For the last two weeks I have spent more time at my new home in Peterborough than I have in Toronto, and I can already feel some of the tension melting out of my shoulder blades. The migraines are still frequent, but being in pain poolside, in a quiet, scent-free, tree-surrounded oasis is a best case scenario. Also, I set up my studio. Come July, the writing and plate painting will recommence, full speed ahead.
Pretty sweet, right? Mouse poo, moth infestation, cobwebs, and pool replacement parts notwithstanding, we scored SO big.
I’m still trying to absorb all of the wonderful responses to This Day, my winning film in the AMF and AHS’s Migraine Moment film contest. As a newbie to filmmaking, I am amazed at how successfully we (cinematographer Ian Macmillan, editor Shawn Beckwith, and myself) were able to covey the frustration and isolation of living with migraine. And the only reason I know we did this successfully is because of your feedback. When I watch the video, I just see pieces of my life, but apparently many others can relate, and some people without migraine have said the video has helped them to understand the impact of migraine a bit better. I am so glad.
To provide a bit more context for the film, here is the speech I wrote to introduce the film at the American Headache Society’s 58th annual scientific meeting:
Four years ago, my face met the pavement in a cycling accident. Shortly after, I had the second migraine of my life. And then the third, fourth, fifth, and so on. My body, no stranger to pain, but a resilient, strong, and capable body nonetheless, quickly gave way to an array of symptoms that left me unable to do my job, unable to leave the house most days, and unable to comprehend the unexpected nose dive my life had just taken.
I had never experienced loss so intensely. I sought and acted on the medical advice of my GP, but when my health worsened instead of improving, I began to struggle with depression and anxiety. Fortunately, I had done a good round of counselling already, and I knew that to dig myself out of such a rut would take extraordinary courage: the courage to acknowledge my fear and vulnerability; the courage to fight for a better life; and the courage to reach out to connect with others in whatever ways I could.
I started with my family: my mother, who – like my grandmothers had lived with migraine for decades – offered empathy, but little knowledge of treatment options, and was heartbroken at her helplessness. Next, I met with friends of friends; people who lived with “chronic pain:” a label with implications I was only beginning to understand. Then I started a blog: an online diary created for purely personal, cathartic reasons, but which consequently connected me with a whole world of migraine sheroes, both familiar names and strangers, who revealed themselves to me with words of kindness, echoes of my own experience, and invaluable knowledge. Then I turned to my employer, who at first pleaded ignorance, asking me to prove my illness in order to receive the sick pay I needed to maintain my dignity and independence; then to more doctors, some dismissive and unhelpful, even harmful, then to year-long waitlists, and finally doctors and so-called alternative practitioners who could and did help.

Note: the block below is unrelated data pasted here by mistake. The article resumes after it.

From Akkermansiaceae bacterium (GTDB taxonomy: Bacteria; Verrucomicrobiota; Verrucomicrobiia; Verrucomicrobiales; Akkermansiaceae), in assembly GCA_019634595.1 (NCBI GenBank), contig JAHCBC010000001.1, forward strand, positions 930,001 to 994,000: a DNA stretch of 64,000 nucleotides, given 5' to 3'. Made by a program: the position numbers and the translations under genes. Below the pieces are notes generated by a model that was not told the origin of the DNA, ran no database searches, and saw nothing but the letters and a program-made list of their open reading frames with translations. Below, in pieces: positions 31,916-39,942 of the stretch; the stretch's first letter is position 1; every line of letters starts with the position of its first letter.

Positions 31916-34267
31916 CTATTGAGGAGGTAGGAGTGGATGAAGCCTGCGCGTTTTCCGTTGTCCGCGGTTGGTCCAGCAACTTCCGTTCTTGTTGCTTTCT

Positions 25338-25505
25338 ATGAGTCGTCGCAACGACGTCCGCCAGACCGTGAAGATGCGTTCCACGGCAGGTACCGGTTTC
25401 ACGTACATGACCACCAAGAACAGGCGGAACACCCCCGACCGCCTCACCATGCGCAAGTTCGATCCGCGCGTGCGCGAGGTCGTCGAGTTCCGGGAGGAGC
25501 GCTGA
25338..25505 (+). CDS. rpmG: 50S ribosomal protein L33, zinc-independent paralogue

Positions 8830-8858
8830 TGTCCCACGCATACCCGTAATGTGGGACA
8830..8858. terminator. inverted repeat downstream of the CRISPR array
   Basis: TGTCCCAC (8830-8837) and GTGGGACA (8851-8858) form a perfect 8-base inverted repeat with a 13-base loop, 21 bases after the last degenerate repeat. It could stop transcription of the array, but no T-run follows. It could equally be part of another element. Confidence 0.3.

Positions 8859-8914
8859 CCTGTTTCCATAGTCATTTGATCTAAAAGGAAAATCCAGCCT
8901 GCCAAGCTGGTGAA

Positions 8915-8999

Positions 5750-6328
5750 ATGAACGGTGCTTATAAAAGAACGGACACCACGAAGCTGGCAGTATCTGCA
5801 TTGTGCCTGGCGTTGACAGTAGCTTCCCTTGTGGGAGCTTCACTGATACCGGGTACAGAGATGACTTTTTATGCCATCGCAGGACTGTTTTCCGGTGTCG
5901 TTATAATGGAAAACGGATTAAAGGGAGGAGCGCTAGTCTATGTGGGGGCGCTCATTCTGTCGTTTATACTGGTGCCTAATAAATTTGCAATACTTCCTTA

My story is not unique, but the details hold significance, because the only reason that I am still here today; that I can stand before you and declare how far I have come; that I have been able to carve out a new, good life for myself, is because of the incredible network of support, both emotional and financial, to which I have access, mostly as a result of my enormous privilege.
My socio-economic status, the time and place of my birth (thank you for universal healthcare Mr. Tommy Douglas), and the good fortune to encounter migraine AFTER the work of destigmatization, legitimation, and advocacy was well underway, have all buoyed me along on the path to wellness.
Yet for all my privilege, support, resilience, and success, migraine is still a constant source of isolation. The disease necessitates sensory deprivation, and in some ways the absence of living — existing, yes — but living, not always. And that is what I aimed to convey in this short film: the physical and emotional isolation that crowds in on daily life for people with migraine, that we must constantly fend off through no small effort, but also how migraine can make us stronger, because after years of learning to live with pain, I now trust myself to get up each morning and live to the best of my ability, and enjoy a new life that is different, but not less than the life I enjoyed before my face met the pavement.
Thank you to both the American Headache Society and The American Migraine Foundation for creating the Migraine Moment Film Contest, and for allowing me to be here today. It is an honour to say the least.
The lyrics of the song are as follows:
Start the day just right
Move with ease don’t fight
Make the most of a certainty
This day will go on with me
Sirens smells and stress
The fog on your brain
Push through anything that would stop you
This is what you were born to do
Maybe it’ll be one of those days
Where I don’t have to pretend
Maybe it’ll be one of those days
Where I am actually okay
Wait and this shall pass
Nothing this bad can last
Time will see you through
This day will go on with you
Maybe it’ll be one of those days…
The conference was held in San Diego, and while the travelling was a strain on the system, I think it was worth it.
By far, the best part of the whole event was meeting fellow advocates who are making big plans and working their butts off to educate and unite the migraine community. I made connections which I am certain will lead to the building of both local and national organizations here in Canada to support people with migraine. Stay tuned.